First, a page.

Finally getting a moment to reflect on Easterfest 2011. Enjoy!
Festival was going amazing. Ticket sales were record breaking. The campground had sold out days before the festival even started. The vibe was absolutely amazing. Anticipation was at an all time high.
Thursday I spent the day in youth camping welcoming people to festival – particularly groups who had come from all over Queensland – Cairns, Townsville, Maryborough, Emerald, Longreach, Biloela, Brisbane, Gold Coast, Taree, Newcastle…etc..etc… Everyone was excited.
Friday and Saturday I spent the day moving between the Media tent, Vision Arena stage and the green room to grab artists for their media conferences. Funnest moment was working with the Switchfoot guys. They really do seem to be sweet guys. One of the liked my hat ;-p
Late Saturday afternoon, little did I know was the calm before the storm. It was a perfect sunny afternoon to escaped from everything for a moment and lay on the lush grass hill in front of the media tent. Texted a few friends I knew were at the festival and had then come and say hi. Lovely moment.
Later, I got called down to front desk to meet up with a guy from Channel 9 news. He was keen to get a story on Easterfest. So I hook up for him to meet up with our CEO, Isaac Moody on mainstage. So we were standing side stage as Newworldson began to play. Moments into their set the rain began to fall… From no where the storm came. The sky was pitch black over the stage but to the left I could still see stars. It was almost eerie. The drops of rain quickly became like cups of water falling from the sky absolutely drenching everybody and everything in its way. The hardcore fans in the 15,000+ audience kept moshing. Many started heading for cover.
I headed off to see where I could help and to see what was going on. Ran over to my media tent to see that it had just lost power but thankfully no water was coming in and computers were all high and dry!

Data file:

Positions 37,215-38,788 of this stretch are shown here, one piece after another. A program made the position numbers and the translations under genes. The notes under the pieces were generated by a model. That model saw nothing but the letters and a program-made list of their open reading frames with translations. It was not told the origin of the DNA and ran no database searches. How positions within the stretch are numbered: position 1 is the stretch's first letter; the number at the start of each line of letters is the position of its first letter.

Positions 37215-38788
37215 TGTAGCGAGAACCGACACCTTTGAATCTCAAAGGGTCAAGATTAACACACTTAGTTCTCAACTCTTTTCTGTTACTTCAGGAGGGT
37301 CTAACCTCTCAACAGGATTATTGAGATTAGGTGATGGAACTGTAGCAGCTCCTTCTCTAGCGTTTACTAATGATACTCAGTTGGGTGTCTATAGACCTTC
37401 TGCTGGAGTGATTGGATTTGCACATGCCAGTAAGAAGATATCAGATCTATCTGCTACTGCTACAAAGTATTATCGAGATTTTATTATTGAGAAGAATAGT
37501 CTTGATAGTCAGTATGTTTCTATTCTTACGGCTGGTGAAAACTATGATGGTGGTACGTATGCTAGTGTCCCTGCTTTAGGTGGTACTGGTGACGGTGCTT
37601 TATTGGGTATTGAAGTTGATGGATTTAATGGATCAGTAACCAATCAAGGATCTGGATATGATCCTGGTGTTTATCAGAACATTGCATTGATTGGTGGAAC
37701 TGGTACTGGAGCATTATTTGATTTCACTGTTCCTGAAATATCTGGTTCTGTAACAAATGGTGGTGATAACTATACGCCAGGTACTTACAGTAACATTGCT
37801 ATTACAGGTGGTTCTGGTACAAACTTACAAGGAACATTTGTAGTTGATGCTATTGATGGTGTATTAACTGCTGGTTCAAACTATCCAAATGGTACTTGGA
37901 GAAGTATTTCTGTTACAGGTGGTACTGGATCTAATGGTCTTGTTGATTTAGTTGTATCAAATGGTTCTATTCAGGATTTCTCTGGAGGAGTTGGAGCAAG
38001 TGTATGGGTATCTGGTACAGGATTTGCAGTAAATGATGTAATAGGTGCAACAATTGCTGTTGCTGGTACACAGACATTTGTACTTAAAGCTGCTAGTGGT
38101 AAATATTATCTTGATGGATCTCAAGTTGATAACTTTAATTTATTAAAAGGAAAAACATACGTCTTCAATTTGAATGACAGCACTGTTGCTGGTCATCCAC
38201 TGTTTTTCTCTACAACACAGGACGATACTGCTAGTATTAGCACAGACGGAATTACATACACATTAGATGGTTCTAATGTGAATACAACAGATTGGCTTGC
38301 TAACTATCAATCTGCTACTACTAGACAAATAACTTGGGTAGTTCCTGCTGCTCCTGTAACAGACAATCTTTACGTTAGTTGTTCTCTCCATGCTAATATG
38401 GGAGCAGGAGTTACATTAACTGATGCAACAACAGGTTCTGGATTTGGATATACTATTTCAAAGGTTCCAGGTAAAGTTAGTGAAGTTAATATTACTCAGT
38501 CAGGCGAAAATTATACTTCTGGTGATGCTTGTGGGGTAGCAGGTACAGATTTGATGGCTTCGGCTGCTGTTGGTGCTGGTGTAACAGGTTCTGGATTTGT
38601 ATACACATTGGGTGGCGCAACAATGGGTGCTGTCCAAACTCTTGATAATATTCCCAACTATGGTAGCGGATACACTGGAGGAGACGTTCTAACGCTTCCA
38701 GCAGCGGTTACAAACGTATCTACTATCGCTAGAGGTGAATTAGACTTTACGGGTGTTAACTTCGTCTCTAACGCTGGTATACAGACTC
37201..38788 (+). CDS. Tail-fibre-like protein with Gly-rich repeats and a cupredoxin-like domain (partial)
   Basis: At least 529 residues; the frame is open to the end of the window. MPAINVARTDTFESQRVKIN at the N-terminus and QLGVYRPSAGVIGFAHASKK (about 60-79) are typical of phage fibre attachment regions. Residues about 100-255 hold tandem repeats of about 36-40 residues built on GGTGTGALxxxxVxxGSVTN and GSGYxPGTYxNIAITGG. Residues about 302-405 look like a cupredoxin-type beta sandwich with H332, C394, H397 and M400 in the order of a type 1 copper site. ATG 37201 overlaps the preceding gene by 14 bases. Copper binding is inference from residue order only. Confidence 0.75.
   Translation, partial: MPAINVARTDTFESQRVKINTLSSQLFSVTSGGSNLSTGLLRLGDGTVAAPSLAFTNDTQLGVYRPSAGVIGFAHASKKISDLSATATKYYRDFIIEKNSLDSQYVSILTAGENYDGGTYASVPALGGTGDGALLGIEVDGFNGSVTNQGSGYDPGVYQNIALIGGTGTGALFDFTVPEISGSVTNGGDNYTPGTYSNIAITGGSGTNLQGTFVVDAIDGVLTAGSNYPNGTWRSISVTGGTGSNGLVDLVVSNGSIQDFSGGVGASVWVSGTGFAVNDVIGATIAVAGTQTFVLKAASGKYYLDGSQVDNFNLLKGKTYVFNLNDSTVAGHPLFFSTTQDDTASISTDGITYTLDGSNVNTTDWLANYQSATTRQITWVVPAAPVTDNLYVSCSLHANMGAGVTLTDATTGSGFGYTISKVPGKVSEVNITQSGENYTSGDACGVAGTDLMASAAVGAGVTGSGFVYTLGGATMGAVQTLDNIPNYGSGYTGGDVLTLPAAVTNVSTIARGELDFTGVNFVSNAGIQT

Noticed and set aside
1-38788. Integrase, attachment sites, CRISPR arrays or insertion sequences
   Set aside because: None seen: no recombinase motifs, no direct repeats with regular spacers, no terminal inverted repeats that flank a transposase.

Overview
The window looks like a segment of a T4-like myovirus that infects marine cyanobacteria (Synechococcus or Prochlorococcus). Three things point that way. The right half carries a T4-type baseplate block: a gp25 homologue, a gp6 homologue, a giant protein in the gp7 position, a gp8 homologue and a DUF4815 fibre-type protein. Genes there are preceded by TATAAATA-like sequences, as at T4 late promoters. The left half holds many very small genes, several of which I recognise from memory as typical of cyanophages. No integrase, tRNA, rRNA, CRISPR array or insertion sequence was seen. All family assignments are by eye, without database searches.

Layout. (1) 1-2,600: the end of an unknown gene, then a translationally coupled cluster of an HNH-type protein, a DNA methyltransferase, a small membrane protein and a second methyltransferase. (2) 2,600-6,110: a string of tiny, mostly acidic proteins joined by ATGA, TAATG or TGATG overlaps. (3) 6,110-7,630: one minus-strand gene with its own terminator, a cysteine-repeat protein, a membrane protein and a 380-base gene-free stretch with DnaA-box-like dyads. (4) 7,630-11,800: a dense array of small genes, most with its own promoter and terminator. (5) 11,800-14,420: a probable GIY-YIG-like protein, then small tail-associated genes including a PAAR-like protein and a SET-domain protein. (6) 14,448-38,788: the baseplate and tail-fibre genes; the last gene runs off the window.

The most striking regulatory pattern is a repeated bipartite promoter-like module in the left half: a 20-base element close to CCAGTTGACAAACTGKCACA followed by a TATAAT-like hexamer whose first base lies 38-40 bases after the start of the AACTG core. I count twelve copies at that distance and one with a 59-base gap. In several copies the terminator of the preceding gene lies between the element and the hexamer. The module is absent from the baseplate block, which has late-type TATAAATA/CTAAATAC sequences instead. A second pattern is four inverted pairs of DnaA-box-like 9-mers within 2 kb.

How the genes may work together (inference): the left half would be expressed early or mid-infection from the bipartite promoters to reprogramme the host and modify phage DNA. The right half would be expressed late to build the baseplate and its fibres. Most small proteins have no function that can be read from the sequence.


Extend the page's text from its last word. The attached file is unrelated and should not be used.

Next I went into Pavilion tent and saw Josh Arnold the area manager yelling with a tired, raspy voice to everyone to evacuate the tent. You could see a huge bulge in the tents roof that shouldn’t have been there. Like it was pregnant or something!
I quickly joined in and began to ask people to step back out into the pouring rain and evacuate. We knew we didn’t have long before the tents roof gave way. Reluctantly people left. Asking mums (some of whom I knew!) to leave the dry-ish tent to move back out into the pouring rain was certainly was one of the most distressing things I’ve had to do in a long time.
As the tent cleared we had to steer people evacuating mainstage to other exit gates or venues. Water began rushing through the site in somewhat freakish quantities. The profloor we’d painstakingly laid started floating and in less dramatic circumstances I would have probably chuckled at how funny people looked trying to walk on it!
I got asked to run to the ‘West wing’ to make sure there was a gate open and if not to make one. About then I was wishing I actually had a spanner on my belt! Thankfully there was a gate open so I didn’t have to kick down a fence!
At Easterfest every venue has a ‘venue manager’ and their own evacuation procedure. As I got back to the Big Top venue they were clearing it due to the copious amounts of water flooding through. So I joined in directing people to the nearest exit. By that point my radio had gotten to wet and was completely dead. One wise move I made when the rain started was to exchange my good shoes with some gumboots that I had stashed under my desk – just in case! So although they were full of water by this point there was some comfort in knowing I had protective attire on!